Machine health data collected through internet-connected sensors is the lifeblood of the whole effort because it reveals the inner-workings of machinery like never before. Historically, assessing the condition of machinery was so challenging that most maintenance teams didn’t even bother — they scheduled maintenance as a preventive or reactive measure. But now, with the aid of a machine health monitoring system, manufacturers can track equipment performance in real time and send in technicians before minor problems lead to expensive breakdowns and lengthy periods of downtime.

Maintenance has always been a competitive differentiator in manufacturing, which will remain true as maintenance begins to look forward rather than backward. Industry leaders are already practicing predictive maintenance by watching when key performance metrics start to fall and then acting immediately. Predictive maintenance capabilities are currently the gold standard, but they will soon be just the standard because the cost and complexity of the underlying technology puts smarter maintenance in everyone’s reach. For manufacturers wanting to evolve into the factory of the future, learning to turn machine health data into predictive insights is a crucial step — but not the only step.

Exciting as the advent of predictive maintenance may be, it’s no longer the pinnacle of the practice. The most ambitious manufacturers in the industry are blazing a trail for the rest to follow in the form of prescriptive maintenance.

As mentioned earlier, prescriptive maintenance uses machine health data to predict when equipment will break down, analyze how, and deliver insights to fix it. Essentially, it’s a form of automated diagnostics combined with a sophisticated notification system that dispatches technicians only when and where they’re necessary while also informing them what tools and parts they will need to bring to complete repairs.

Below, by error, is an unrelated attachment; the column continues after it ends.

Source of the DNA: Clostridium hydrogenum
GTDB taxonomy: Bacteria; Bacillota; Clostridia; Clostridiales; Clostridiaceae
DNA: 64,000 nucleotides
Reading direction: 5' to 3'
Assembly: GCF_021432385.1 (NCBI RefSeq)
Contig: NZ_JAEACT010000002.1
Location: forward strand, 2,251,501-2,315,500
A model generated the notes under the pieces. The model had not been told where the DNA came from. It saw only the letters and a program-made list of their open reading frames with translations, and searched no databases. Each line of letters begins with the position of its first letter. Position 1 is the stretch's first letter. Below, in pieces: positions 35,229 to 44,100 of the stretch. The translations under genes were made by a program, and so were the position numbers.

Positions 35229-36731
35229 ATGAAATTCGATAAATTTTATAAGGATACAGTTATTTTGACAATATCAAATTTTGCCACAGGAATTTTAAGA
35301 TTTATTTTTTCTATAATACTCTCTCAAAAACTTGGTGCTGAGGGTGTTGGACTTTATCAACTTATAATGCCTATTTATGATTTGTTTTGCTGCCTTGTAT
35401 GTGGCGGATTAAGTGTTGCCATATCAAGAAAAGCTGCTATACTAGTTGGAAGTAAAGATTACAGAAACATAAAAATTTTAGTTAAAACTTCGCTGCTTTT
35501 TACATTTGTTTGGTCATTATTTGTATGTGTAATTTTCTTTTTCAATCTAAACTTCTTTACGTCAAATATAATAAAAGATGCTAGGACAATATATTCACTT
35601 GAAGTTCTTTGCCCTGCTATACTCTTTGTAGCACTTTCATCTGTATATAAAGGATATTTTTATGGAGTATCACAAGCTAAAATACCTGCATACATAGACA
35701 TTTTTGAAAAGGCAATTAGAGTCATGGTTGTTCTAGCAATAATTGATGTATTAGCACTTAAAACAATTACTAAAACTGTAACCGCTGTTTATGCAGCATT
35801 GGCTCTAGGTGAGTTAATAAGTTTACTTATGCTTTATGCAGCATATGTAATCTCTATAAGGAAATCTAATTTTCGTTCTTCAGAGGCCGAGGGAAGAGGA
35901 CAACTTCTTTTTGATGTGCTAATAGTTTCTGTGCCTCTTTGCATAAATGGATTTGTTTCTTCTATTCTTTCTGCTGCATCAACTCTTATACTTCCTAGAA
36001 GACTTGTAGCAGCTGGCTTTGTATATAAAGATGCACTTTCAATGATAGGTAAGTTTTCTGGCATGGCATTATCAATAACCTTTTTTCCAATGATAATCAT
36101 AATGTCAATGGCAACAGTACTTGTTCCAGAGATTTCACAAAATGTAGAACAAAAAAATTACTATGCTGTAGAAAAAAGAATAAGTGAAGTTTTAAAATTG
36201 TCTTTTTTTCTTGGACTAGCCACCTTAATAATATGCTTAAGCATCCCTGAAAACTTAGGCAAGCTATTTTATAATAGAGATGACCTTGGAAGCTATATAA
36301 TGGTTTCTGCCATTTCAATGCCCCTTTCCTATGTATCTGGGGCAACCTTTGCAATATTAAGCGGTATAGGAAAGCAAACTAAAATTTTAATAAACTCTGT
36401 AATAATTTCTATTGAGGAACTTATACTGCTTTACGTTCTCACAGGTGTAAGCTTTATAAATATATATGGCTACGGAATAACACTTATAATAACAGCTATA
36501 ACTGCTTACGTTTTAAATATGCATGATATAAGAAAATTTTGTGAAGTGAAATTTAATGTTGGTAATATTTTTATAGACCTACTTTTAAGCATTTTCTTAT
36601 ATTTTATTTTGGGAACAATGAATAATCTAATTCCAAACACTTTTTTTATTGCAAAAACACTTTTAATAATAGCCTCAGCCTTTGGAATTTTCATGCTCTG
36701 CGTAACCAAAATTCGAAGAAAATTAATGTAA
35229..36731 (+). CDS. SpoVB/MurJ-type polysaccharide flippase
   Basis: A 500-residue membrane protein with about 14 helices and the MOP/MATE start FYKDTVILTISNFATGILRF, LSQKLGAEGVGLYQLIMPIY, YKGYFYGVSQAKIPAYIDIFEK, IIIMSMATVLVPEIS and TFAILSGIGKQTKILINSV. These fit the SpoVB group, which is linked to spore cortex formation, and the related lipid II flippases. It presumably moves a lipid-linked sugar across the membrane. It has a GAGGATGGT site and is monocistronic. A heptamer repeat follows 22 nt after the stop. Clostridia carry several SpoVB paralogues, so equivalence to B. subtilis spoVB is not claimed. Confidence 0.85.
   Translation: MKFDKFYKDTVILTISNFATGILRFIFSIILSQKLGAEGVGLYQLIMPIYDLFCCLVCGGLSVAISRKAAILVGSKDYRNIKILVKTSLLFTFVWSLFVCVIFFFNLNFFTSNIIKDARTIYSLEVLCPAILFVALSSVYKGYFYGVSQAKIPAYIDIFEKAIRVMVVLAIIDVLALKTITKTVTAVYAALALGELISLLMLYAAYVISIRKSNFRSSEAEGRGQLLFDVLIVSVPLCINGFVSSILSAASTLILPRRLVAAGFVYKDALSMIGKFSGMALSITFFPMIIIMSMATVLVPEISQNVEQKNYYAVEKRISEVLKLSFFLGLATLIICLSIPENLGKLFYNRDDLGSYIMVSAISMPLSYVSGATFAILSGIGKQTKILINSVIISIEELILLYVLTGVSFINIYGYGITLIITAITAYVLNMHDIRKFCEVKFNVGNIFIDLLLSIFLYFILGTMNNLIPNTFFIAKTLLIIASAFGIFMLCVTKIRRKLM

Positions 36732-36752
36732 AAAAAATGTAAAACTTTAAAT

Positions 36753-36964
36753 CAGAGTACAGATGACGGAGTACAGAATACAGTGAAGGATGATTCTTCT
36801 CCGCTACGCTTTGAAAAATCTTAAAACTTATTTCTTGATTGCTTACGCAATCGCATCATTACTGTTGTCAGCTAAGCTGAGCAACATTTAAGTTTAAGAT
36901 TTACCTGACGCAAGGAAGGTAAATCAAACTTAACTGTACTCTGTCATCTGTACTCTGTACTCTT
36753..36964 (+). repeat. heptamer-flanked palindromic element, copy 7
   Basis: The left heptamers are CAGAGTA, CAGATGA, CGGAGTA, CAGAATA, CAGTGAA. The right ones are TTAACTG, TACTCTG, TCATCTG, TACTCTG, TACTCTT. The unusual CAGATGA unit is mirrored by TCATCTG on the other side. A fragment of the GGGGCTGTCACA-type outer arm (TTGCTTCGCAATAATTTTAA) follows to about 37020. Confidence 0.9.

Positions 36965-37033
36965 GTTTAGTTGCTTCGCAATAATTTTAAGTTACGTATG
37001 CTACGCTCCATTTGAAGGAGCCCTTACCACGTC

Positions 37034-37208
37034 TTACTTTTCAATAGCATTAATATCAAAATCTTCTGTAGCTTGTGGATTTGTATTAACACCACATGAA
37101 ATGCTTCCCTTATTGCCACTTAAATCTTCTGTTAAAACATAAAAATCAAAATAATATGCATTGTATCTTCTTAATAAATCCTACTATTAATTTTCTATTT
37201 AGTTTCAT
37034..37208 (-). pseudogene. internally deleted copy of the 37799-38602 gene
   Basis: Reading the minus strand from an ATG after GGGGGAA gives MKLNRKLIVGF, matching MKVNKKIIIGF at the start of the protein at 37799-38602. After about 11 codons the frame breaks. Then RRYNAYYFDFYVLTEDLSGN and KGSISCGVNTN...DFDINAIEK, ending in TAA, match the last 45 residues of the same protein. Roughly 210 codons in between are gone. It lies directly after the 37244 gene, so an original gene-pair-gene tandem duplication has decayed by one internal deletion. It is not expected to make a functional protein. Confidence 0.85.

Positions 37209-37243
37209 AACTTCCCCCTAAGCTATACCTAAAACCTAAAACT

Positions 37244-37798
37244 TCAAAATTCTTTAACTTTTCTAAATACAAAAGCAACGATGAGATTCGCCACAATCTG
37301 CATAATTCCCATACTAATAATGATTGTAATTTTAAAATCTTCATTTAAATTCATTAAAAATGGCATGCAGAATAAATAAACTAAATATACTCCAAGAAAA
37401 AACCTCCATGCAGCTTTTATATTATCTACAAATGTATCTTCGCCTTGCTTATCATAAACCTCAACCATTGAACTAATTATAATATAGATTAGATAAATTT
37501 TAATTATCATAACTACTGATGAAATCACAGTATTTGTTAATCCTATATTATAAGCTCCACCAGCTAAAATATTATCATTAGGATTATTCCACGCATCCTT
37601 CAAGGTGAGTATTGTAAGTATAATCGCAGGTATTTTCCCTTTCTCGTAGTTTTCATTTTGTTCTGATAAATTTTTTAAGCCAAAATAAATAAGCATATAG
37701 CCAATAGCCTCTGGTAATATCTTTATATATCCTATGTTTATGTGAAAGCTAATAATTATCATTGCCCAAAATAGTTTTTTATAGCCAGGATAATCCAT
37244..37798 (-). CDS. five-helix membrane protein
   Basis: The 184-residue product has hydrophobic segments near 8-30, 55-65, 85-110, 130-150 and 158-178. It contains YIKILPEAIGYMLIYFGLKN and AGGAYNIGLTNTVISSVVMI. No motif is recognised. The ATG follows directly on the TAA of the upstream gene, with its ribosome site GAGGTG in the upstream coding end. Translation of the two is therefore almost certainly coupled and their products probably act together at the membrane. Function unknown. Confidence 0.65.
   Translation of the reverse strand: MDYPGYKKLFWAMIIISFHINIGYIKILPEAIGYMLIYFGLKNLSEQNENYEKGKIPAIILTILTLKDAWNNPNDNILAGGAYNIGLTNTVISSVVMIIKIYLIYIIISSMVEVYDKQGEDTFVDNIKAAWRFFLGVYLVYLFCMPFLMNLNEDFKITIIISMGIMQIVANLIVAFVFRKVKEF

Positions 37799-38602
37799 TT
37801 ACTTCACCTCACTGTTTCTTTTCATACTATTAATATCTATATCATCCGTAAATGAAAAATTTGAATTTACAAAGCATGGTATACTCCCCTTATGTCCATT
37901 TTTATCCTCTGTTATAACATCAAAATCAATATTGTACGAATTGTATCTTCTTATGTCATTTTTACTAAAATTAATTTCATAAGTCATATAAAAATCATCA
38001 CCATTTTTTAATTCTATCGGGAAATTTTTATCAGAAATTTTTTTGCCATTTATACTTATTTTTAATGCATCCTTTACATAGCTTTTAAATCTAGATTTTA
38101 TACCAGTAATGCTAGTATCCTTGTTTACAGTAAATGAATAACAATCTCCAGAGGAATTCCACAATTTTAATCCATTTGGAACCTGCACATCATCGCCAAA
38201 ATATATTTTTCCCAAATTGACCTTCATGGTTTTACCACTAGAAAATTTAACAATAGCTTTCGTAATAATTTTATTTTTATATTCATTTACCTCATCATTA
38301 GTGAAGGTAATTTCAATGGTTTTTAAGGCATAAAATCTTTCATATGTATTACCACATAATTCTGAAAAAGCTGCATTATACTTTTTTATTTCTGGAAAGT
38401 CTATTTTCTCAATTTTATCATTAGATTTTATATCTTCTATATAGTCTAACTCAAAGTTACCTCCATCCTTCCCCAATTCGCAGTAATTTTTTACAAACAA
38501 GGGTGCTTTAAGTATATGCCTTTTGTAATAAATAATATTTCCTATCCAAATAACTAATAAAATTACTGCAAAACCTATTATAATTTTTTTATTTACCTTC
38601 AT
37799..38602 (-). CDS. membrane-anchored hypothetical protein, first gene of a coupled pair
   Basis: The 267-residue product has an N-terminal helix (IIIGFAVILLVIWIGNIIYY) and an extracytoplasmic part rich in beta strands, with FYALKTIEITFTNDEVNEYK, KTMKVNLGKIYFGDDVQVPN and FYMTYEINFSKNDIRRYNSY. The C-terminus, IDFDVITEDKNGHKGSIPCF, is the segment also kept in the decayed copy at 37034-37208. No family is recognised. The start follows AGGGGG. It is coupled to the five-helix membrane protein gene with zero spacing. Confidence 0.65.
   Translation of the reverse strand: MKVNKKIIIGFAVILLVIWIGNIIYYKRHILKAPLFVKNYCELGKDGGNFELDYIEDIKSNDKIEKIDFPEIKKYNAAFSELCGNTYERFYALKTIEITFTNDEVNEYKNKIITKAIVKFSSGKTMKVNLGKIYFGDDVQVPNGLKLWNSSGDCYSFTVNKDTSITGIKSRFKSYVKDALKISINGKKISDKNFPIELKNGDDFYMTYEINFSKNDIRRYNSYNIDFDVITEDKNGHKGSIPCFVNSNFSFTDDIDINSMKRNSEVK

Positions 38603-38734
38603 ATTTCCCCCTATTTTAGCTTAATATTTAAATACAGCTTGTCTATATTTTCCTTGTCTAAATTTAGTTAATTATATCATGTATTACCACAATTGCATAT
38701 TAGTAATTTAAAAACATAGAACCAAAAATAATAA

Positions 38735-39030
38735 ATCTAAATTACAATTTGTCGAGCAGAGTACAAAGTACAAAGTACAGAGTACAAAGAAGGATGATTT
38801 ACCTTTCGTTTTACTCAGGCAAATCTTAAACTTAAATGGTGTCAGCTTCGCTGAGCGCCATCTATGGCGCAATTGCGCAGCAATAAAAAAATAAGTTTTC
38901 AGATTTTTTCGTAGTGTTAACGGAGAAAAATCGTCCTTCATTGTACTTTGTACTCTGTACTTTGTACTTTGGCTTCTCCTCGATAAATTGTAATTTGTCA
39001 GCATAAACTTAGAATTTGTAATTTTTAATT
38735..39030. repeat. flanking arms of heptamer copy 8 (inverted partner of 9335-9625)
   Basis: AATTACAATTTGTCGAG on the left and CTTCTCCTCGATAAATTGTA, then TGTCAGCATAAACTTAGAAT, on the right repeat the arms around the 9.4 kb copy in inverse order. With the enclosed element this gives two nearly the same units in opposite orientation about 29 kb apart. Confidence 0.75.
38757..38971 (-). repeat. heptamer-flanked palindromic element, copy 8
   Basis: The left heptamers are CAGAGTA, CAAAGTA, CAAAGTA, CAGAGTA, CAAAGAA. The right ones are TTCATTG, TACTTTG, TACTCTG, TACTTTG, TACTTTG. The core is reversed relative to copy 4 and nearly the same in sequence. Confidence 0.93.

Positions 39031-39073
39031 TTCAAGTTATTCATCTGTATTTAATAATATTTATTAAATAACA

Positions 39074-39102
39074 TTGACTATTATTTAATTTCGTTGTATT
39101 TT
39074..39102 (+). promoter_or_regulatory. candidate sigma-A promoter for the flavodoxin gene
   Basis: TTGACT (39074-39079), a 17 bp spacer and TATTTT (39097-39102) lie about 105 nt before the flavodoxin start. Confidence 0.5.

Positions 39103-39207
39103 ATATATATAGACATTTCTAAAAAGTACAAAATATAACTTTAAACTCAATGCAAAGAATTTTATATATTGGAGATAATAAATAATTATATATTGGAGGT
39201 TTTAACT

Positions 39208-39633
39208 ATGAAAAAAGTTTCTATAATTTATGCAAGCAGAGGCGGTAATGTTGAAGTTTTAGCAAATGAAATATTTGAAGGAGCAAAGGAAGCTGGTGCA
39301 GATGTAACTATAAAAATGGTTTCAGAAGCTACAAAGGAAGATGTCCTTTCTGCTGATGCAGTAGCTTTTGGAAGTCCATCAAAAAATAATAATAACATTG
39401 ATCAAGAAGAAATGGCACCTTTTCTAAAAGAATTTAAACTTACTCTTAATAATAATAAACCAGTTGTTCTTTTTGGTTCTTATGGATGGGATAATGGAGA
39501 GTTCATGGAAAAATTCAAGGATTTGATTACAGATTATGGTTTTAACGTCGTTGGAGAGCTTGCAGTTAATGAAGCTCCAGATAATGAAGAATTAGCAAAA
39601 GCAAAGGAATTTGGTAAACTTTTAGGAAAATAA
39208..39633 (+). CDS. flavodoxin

Previously, it could take hours or days of downtime to work through a comprehensive diagnostic process — and even that might not reveal the full extent of the problem. In the era of prescriptive maintenance, though, diagnostics happens automatically, so technicians can spend all their time actively solving problems.

The appeal of prescriptive maintenance is fairly obvious, particularly to manufacturers who see the waste involved with reactive and preventive maintenance. It’s also not hard to see why manufacturers must embrace this approach to remain relevant and profitable in a competitive economic landscape.

On the path to becoming smart, resilient businesses, maintenance is the first thing manufacturers must address. At this point, predictive maintenance is a must, and prescriptive maintenance should be on the horizon. Fortunately, they’re so interconnected that graduating from one to the other isn’t difficult, and neither is implementing both at the same time.